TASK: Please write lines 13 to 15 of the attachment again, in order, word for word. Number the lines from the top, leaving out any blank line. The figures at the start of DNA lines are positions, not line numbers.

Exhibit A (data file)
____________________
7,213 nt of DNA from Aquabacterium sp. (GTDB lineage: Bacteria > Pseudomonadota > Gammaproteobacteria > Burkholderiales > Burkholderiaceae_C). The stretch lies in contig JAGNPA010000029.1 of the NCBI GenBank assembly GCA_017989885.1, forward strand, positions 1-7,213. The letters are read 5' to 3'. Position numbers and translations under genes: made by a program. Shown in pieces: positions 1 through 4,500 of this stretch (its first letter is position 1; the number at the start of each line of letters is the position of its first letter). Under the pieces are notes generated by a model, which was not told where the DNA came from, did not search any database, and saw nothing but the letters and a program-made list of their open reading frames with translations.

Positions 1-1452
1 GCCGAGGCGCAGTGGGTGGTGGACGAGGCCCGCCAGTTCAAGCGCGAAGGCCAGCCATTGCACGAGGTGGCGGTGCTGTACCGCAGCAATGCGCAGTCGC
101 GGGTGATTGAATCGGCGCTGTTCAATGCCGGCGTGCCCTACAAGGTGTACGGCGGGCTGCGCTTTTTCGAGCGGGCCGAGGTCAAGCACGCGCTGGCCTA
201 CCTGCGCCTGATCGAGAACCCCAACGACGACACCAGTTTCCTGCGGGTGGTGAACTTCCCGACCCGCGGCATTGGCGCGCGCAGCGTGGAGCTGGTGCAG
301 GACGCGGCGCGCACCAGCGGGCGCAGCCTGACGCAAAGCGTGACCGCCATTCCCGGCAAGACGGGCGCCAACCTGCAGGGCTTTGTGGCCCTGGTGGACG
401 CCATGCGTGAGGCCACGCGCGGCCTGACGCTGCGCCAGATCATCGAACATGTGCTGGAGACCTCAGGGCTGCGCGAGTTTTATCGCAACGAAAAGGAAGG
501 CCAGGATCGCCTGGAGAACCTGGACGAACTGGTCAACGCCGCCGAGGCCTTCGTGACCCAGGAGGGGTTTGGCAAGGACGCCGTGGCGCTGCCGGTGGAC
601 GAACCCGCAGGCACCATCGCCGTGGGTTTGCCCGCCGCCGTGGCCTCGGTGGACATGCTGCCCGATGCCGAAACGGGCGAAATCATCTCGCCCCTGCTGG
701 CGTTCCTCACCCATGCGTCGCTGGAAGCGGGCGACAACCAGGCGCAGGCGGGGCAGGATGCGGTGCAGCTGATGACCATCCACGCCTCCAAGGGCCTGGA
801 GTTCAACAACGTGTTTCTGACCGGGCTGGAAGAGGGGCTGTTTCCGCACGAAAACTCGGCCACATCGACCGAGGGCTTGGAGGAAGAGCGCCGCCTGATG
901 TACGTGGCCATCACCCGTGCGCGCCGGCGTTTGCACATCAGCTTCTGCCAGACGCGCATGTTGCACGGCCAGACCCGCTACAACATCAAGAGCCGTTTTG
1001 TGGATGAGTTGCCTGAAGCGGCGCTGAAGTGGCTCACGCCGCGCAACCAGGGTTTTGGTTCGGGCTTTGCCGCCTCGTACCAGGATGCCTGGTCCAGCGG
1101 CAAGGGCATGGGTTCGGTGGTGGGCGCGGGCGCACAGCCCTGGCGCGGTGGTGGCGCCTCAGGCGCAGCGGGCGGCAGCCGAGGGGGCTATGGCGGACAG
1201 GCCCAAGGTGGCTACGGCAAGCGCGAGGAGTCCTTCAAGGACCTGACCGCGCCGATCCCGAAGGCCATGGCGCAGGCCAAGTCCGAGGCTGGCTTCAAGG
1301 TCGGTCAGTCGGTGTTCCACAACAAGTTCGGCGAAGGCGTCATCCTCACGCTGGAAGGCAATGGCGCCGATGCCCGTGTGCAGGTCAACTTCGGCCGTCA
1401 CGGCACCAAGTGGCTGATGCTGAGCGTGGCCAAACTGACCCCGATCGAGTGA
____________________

1001 TGGATGAGTTGCCTGAAGCGGCGCTGAAGTGGCTCACGCCGCGCAACCAGGGTTTTGGTTCGGGCTTTGCCGCCTCGTACCAGGATGCCTGGTCCAGCGG
1101 CAAGGGCATGGGTTCGGTGGTGGGCGCGGGCGCACAGCCCTGGCGCGGTGGTGGCGCCTCAGGCGCAGCGGGCGGCAGCCGAGGGGGCTATGGCGGACAG
1201 GCCCAAGGTGGCTACGGCAAGCGCGAGGAGTCCTTCAAGGACCTGACCGCGCCGATCCCGAAGGCCATGGCGCAGGCCAAGTCCGAGGCTGGCTTCAAGG